Masks, Vaccinations and the Workplace
On May 13, the Centers for Disease Control and Prevention stated that wearing a mask in most indoor settings was no longer necessary for individuals who were fully vaccinated against COVID-19.
OSHA has promised to issue guidance soon, so it is possible that some rules may continue to change.
What indoor settings does the CDC still recommend masks?
Vaccinated and unvaccinated employees should comply with any state and local rules that may be stricter. Businesses can make their own stricter rules and require employees and customers to comply with wearing masks while inside. Additionally, people are still required to wear masks on public transportation, in correctional or detention facilities, or in homeless shelters. In addition, different rules apply to health care employers as well as those visiting healthcare sites.
Can an employer ask for proof of vaccination?
Yes. The Equal Employment Opportunity Commission issued guidance last December saying that it was legal for employers to:
- (1) require employees to be vaccinated (with limited exceptions) and
- (2) ask employees whether they have been vaccinated, or even to ask for proof of vaccination.
Proof of vaccination could be a receipt from a doctor’s office or pharmacy, a note from a health care provider or health department, or a vaccination card.
Are there exemptions to employers requiring vaccinations?
Yes. If an employee has a disability that precludes vaccination (for example, the employee is immunocompromised) or if vaccination would violate an employee’s sincerely held religious beliefs, the employer will have to at least try to make reasonable accommodations.
Reasonable accommodations could include letting the unvaccinated employee work from home or requiring the unvaccinated employee to continue to wear a mask, social distance, and take all the other old COVID precautions in the workplace.
What if someone already had COVID-19? Do they still need to be vaccinated?
Yes. According to the CDC “you should be vaccinated regardless of whether you already had COVID-19. That’s because experts do not yet know how long you are protected from getting sick again after recovering from COVID-19. Even if you have already recovered from COVID-19, it is possible—although rare—that you could be infected with the virus that causes COVID-19 again.”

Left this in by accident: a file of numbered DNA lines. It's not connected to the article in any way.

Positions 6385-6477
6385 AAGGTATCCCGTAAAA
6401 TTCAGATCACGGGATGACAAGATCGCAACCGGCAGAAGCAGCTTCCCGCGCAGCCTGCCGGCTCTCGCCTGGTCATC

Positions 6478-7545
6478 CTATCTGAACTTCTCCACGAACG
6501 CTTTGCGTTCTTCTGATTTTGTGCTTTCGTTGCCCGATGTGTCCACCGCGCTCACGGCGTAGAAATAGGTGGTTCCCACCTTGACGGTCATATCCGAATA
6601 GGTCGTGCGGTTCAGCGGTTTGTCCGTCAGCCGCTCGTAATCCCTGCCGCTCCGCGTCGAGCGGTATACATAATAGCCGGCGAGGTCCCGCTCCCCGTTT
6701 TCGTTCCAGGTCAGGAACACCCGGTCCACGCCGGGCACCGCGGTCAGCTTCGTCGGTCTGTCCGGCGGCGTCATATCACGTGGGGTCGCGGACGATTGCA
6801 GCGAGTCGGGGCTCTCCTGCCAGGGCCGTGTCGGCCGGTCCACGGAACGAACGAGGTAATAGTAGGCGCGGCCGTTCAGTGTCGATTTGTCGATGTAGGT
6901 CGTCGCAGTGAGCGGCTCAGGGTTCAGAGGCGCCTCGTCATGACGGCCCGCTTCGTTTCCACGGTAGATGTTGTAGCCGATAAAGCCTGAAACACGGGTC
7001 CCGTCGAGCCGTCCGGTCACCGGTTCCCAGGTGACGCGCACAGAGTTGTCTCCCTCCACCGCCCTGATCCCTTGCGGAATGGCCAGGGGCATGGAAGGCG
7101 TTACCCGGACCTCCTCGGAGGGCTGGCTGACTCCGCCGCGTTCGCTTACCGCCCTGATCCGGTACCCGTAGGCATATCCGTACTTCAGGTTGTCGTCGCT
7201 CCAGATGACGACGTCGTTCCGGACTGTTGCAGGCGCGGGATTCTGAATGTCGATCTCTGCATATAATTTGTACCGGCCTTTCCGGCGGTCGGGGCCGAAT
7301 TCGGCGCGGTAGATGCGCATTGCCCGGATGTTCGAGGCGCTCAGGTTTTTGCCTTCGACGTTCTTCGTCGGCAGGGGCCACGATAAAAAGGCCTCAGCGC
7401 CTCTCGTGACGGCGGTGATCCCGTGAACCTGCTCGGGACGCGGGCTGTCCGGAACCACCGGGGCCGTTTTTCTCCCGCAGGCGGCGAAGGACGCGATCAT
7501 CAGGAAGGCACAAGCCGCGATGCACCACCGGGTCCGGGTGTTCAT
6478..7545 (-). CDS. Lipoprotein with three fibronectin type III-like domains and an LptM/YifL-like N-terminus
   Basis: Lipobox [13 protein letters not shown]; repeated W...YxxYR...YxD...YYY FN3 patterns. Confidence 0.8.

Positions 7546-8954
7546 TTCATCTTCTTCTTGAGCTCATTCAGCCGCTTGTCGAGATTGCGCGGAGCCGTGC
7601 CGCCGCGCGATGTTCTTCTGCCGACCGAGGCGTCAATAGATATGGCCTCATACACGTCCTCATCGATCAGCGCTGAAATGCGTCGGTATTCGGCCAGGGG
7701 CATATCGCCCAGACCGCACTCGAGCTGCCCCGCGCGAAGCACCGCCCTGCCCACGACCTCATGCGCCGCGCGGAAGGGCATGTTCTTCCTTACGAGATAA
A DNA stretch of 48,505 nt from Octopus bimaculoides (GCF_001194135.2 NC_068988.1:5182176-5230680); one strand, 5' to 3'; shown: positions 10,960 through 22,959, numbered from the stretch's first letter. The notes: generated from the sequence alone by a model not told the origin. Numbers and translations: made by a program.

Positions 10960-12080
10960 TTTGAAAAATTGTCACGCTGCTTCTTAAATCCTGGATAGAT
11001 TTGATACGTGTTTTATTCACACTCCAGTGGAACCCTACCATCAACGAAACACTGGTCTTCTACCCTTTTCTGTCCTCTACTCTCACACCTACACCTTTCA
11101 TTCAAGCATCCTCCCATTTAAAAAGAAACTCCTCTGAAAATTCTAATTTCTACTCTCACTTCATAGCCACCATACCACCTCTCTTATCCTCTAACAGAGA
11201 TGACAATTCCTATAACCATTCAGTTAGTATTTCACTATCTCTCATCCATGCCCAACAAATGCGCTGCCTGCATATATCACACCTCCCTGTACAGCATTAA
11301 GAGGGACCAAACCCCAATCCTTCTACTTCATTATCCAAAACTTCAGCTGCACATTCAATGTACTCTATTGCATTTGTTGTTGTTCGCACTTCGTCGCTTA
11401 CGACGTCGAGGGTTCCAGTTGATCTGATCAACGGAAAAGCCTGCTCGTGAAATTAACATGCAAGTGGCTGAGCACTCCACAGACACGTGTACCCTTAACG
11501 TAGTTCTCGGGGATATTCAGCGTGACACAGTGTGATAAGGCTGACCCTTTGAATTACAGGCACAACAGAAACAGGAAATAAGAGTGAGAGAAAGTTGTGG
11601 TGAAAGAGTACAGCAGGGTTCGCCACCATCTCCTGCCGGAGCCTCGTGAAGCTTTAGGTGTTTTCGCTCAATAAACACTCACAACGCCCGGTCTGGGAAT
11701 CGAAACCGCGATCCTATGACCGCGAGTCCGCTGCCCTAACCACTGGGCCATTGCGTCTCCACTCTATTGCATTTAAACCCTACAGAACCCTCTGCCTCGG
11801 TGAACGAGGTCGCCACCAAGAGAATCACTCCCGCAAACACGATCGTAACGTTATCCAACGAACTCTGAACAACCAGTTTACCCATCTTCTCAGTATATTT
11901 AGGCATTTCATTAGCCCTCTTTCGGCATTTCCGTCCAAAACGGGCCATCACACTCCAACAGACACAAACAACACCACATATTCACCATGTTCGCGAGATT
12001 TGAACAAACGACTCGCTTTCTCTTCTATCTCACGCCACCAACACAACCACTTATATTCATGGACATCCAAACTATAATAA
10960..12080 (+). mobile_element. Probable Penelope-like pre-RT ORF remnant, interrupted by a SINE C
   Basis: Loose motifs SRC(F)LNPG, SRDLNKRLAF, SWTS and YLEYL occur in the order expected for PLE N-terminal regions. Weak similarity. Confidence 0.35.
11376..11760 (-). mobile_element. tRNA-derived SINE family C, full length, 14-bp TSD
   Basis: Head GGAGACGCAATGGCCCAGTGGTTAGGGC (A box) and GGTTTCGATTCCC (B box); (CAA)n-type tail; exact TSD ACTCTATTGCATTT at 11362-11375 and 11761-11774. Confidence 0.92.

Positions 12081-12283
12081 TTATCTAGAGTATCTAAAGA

What about an employee believes they will contract the virus from the vaccination or that it will alter their DNA or that implant a microchip in their body?
These types of belief’s are not based on a disability, religious belief, so it is not legally protected. Employers can accommodate employees with “non-protected” objections to vaccination, but they are not required to do so.
Unvaccinated people may now be more easily identified if they are required to wear a mask. This may cause friction in work and public spaces and discrimination on both sides. What precautions should companies take for those who cannot get vaccinated because of religious or health reasons and for those that refuse to get vaccinated?
Employers should issue a clear communication to all employees to avoid any confrontations based on whether masks are being worn. This is especially important for supervisors and management. Confrontations and making workers feel uncomfortable can result in disciplinary action. If the employer is following applicable laws and guidance, and the unvaccinated employees are following the rules (wearing masks, social distancing, etc.), unvaccinated employees should be left in peace. In addition, if an employee with health concerns asks to be moved away from a co-worker who has not been vaccinated, the employer should try to accommodate.
What about employees who are still fearful and want to keep working from home?
This is between the employer and the employee, as well as the requirements of their specific job. If your employee wants to continue wear masks even though they do not need them, allow this.
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